Expediently, a gas spring is provided as a spring means, which preferably is articulated at one end on a fifth pivot axis on the backrest and on the other on a sixth pivot axis on the support. However, it could also be disposed between the third pivot axis and the support, or between the third and second axes.
The disposition of the gas spring between the support and the backrest contributes to the transparency of the construction and mode of operation of the chair. In particular, in the preferred disposition, the accessibility of the gas spring for assembly and servicing of the chair is better than in the other possibilities for disposition.
Advantageously, the backrest has a bearer part which is articulated on the support and is extended around and behind the seat, and on this bearer part on the front side has a back shell for supporting the back of a person sitting on the chair.
Advantageously, the bearer part of the backrest has two arms under the seat, between which arms the intermediate lever and optionally the gas spring are articulated. This makes for high lateral stability of the backrest and makes a symmetrical transfer of force possible both between the gas spring and the intermediate lever and between the bearing structure and the support.
Advantageously, the leg support can be locked in a given seat depth adjustment by means of a locking device. As a result, an unintended shift of the leg support can be averted.
Expediently, the locking device has locking pins, which are disposed on the leg support and snap into recesses in the mounts or guide, that is, on the support, and can be unlocked by actuating a common actuating device. This makes for simple operation.
BRIEF DESCRIPTION OF THE DRAWINGS
Other objects and advantages of the present invention will become more apparent to those skilled in the art upon reading the detailed description of the preferred embodiments, wherein like elements have been designated by like numerals, and wherein:
FIG. 1 is a perspective view of the seat part of a chair according to an exemplary embodiment of the invention;
FIG. 2 is a plan view of the seat part of FIG. 1;
FIG. 3 is a section taken along the line X—X in FIG. 2;
FIG. 4 is a side view of a task chair according to an exemplary embodiment of the invention;
FIG. 5 is a perspective rear view of the task chair of FIG. 4;
FIG. 6 is a schematic vertical section approximately along the plane of symmetry through a chair according to an exemplary embodiment of the invention with a pivotable buttocks portion;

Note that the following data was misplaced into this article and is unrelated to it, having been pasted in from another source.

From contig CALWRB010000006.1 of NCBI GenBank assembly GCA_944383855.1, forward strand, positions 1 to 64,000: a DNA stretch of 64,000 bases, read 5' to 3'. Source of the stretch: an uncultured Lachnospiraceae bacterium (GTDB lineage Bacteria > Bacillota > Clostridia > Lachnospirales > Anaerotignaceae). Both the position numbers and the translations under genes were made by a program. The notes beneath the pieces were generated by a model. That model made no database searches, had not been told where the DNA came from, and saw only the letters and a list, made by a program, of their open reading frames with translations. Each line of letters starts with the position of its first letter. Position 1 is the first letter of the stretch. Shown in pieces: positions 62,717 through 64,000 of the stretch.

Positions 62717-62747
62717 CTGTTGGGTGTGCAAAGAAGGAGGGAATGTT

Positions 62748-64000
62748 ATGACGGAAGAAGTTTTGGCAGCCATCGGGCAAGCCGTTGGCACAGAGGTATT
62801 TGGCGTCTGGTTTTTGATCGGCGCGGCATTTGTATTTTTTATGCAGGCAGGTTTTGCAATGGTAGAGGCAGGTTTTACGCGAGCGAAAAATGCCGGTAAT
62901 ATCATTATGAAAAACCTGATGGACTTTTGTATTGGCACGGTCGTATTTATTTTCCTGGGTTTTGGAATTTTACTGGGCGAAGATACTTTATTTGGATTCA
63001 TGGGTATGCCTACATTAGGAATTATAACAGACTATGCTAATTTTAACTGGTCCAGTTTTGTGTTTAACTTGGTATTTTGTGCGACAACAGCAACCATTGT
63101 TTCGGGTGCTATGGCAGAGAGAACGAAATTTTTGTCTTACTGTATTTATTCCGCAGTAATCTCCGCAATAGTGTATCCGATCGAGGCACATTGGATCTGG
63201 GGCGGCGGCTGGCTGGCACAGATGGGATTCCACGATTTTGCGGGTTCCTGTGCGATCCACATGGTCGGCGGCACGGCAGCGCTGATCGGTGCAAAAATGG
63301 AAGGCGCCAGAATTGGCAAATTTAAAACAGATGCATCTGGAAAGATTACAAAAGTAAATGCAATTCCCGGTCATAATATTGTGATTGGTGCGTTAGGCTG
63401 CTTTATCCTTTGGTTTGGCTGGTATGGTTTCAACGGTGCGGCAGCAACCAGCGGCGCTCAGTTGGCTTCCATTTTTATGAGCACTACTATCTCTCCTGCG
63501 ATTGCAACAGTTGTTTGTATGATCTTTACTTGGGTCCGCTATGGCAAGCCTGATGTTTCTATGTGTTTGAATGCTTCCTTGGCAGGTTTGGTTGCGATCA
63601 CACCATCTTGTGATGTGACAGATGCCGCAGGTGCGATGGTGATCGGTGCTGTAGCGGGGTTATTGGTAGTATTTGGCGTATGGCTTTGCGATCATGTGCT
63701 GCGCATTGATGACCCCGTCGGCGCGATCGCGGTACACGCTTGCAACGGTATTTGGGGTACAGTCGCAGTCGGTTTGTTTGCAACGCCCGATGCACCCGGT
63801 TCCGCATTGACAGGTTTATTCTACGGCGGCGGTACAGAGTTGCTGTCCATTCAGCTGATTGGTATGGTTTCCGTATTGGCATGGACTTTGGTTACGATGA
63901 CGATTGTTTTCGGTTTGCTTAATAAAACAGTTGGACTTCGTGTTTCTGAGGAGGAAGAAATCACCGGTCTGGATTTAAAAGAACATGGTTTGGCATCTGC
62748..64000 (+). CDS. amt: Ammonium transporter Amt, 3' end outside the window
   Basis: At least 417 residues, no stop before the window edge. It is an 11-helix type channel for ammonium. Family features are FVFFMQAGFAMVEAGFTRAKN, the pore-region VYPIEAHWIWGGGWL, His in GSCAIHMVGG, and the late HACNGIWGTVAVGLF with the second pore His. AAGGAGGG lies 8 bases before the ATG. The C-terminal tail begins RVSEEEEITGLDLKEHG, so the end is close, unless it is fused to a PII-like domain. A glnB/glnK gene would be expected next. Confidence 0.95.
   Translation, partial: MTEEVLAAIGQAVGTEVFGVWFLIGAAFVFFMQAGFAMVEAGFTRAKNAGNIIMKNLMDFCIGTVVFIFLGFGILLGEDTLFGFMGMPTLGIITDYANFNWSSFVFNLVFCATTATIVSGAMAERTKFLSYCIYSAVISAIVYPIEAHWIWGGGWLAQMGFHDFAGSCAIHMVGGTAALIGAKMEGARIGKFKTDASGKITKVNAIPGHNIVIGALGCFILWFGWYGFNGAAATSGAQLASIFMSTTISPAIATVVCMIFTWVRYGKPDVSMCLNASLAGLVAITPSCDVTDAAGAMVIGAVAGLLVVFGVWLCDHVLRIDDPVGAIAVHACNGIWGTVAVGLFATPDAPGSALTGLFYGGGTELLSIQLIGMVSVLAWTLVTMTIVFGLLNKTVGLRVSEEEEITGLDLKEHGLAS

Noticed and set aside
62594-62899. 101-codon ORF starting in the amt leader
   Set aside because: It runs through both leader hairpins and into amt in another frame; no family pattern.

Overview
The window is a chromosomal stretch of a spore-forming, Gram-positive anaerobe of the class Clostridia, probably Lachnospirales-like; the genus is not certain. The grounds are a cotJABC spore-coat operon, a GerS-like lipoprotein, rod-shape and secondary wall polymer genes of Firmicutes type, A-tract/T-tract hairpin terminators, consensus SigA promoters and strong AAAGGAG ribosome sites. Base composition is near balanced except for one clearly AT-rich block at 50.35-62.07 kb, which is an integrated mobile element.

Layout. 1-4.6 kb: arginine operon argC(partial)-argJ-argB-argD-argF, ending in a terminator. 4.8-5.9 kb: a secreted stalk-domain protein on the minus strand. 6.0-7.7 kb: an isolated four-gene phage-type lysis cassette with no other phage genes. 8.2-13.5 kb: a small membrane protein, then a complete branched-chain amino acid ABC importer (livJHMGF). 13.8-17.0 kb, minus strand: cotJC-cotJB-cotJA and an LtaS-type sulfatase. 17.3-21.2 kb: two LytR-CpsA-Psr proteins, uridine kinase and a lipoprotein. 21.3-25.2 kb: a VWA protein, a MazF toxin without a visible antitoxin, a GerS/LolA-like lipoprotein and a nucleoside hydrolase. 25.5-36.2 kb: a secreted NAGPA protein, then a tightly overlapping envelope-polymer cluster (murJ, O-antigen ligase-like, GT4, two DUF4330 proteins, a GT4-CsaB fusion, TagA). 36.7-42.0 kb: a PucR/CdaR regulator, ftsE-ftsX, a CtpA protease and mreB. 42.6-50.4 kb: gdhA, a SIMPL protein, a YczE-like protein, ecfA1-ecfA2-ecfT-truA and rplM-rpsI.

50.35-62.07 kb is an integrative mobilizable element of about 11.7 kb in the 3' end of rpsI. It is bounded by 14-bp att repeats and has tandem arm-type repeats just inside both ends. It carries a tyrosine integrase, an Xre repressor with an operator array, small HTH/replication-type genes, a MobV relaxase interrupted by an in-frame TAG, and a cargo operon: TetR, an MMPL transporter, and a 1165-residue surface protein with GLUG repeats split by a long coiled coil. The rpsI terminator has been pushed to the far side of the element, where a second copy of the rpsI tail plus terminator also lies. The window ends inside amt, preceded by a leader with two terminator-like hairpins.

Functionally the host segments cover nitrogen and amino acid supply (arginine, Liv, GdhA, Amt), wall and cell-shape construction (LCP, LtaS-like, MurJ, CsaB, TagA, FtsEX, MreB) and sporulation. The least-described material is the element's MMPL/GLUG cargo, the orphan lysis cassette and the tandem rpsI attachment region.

FIG. 7 is a perspective view from below under the seat surface of the chair of FIG. 6;
FIG. 8 is a perspective view of the bearer part of the displaceable thigh support;
FIG. 9 is a schematic vertical section through a chair with a special terminal element instead of the displaceable thigh support.
DETAILED DESCRIPTION OF THE PREFERRED EMBODIMENTS
FIG. 1 shows an exemplary seat part 11 according to a first exemplary embodiment of a task chair in accordance with the present invention. A bottom part 15 is rotatably disposed on a telescoping column 13. The bottom part 15 comprises a transverse bearer 17 and bearer parts 19, protruding upward from it, for the buttocks portion 21 and the displaceable thigh support 23. Also disposed on the transverse bearer 17 is a bearer 24 for a backrest, and the adjustable-height armrests 25 are seated in the bearer parts 19. Guide ribs 26 are formed on the bearer parts 19 and cooperate with guide grooves 27 on the thigh support 23. The guide grooves 27 are displaceable via the guide ribs 26. This allows the thigh support 23 to be slid beneath the buttocks portion 21. For pulling the thigh support forward, a handle 29 is formed on its front edge in the middle.
The front edge 31 of the buttocks portion 21 is as thin as possible or as appropriate, so that it will be as imperceptible as possible. The buttocks portion 21 and the thigh support 23 are padded. The front edge 31 of the buttocks portion 21, as the thinnest part of a wedge-like cushion, rests on the padding of the thigh support 23.
The thigh support 23 and the guide parts 26, 27 are curved in circular fashion. The center of their circle is located approximately 340 mm below the surface of the thigh support 23. In the front region 37, the thigh support 23 is curved more markedly, with a radius of approximately 110 mm, so that the front edge of the thigh support 23 slopes markedly downward. Exact dimensions referenced in connection with exemplary embodiments described herein can, of course, be varied in any desired manner.
The buttocks portion 21 is shaped in the manner of a depression. An upward-protruding edge 39 provides support from the rear, in particular, to the buttocks of a person sitting on the chair.